A joint bid from Poland and Ukraine has won the vote to stage the 2012 European Championships.
The vote was conducted by the Uefa executive committee at a meeting in Cardiff this morning and the winning eastern European bid triumphed ahead of rivals from Italy and another joint bid from Croatia and Hungary.
New Uefa president Michel Platini read out the result to a chorus of cheers from the Polish and Ukrainian delegation in the conference room.
Italy had been the overwhelming pre-vote favourites to host Euro 2012 but it seems the recent problems that surrounded the policing of a recent European match between Roma and Manchester United may have damaged public opinion towards the country.
Those difficulties came soon after a match-fixing scandal rocked Italian football last summer, leading to punishments for several of the biggest clubs in the country.
Then earlier this year, crowd trouble in the Sicilian derby between Palermo and Catania led to a policeman being killed – the upshot of which was that football was suspended in Italy and only resumed once stadium safety measures had been properly instituted.
The awarding of the European Championship finals to Poland and Ukraine is made all the more surprising by the fact that it was widely thought that Uefa was looking to move away from joint bids after the 2008 championships in Austria and Switzerland.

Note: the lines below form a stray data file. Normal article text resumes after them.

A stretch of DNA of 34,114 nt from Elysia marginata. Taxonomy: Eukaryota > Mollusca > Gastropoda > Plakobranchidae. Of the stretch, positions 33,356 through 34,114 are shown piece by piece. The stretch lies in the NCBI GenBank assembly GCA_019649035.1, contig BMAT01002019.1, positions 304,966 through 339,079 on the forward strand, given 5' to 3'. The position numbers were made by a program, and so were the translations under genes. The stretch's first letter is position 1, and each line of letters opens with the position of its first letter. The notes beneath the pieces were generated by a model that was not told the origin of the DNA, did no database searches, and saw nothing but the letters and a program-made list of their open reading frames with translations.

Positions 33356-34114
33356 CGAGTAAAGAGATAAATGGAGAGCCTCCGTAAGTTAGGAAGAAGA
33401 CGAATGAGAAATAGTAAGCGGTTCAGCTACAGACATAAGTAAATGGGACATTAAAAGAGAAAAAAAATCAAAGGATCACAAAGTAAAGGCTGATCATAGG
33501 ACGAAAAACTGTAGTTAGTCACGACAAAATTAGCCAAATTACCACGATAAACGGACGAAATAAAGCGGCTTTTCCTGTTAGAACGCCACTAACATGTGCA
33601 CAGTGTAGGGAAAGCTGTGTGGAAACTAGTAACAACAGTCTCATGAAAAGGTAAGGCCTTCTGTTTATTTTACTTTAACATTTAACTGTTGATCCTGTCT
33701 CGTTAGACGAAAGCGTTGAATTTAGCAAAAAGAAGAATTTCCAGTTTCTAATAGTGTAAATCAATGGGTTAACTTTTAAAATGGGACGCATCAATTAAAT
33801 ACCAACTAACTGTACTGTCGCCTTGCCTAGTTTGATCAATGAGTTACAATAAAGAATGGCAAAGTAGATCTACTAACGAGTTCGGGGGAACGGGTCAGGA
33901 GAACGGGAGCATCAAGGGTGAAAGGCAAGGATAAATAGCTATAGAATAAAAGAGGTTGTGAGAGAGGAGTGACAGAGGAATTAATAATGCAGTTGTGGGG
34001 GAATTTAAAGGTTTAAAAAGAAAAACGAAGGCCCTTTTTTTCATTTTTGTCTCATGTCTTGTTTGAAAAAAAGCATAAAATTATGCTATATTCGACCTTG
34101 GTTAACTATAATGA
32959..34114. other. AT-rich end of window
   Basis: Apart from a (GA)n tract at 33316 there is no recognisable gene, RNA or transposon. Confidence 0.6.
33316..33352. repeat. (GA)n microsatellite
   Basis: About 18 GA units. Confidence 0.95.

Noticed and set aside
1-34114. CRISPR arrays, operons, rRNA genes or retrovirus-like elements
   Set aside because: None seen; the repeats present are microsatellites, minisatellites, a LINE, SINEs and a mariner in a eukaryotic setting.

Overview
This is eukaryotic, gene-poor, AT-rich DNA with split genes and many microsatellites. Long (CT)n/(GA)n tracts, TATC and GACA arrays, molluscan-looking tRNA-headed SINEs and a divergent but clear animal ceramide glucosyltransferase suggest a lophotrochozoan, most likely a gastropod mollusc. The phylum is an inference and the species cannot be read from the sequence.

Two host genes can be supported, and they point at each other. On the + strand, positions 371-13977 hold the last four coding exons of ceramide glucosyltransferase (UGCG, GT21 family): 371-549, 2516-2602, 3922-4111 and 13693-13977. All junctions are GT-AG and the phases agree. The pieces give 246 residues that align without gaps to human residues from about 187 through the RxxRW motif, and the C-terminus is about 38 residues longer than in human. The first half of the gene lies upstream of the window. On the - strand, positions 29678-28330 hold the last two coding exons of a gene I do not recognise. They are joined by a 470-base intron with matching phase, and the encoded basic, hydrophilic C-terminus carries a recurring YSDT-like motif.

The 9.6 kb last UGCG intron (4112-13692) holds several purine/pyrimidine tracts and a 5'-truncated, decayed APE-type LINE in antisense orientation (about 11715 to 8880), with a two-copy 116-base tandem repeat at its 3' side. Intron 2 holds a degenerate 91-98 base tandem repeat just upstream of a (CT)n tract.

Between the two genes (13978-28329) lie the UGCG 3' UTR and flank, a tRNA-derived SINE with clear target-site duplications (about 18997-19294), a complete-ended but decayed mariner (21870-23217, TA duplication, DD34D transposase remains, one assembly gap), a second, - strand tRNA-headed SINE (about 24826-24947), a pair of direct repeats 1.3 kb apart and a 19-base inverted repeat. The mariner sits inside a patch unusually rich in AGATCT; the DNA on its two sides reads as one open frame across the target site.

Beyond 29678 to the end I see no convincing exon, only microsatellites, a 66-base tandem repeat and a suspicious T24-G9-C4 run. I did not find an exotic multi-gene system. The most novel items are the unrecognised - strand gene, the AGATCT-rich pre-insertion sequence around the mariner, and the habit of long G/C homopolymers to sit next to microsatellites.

However, Fifa president Sepp Blatter had lent his support to the Poland/Ukraine bid, which may also have won them some friends within the Uefa delegation.
Speaking after the award of the tournament finals had been made, Polish Football Association chairman Michal Listkiewich said: "Dear friends and dear colleagues I can't express the emotions I am overcome with.
"We have committed our hearts and our efforts for three years to win this bid.
"We thank you for this fantastic chance which we have been given and the trust placed in us by awarding us this tournament."
Grigory Surkis, the Uefa delegate from Ukraine, also thanked the committee and its members and hailed the tournament as "a chance for us to realise ourselves as an independent state".
"Independent Ukraine was born to us 15 years ago but finally in this moment we have a chance to present ourselves to the world," he said.
"It is a new challenge and brings new emotions and new impetus'. I am grateful for those who gave their efforts to ourselves and Poland to win this bid and I am grateful to my colleagues for their trust in me. We will do it.
"Finally the great European football tournament is going to the east of Europe to the Slavic people who have had no chance to improve our football.
"This big tournament will be a milestone in the common history of two of Europe's largest countries, Ukraine and Poland."
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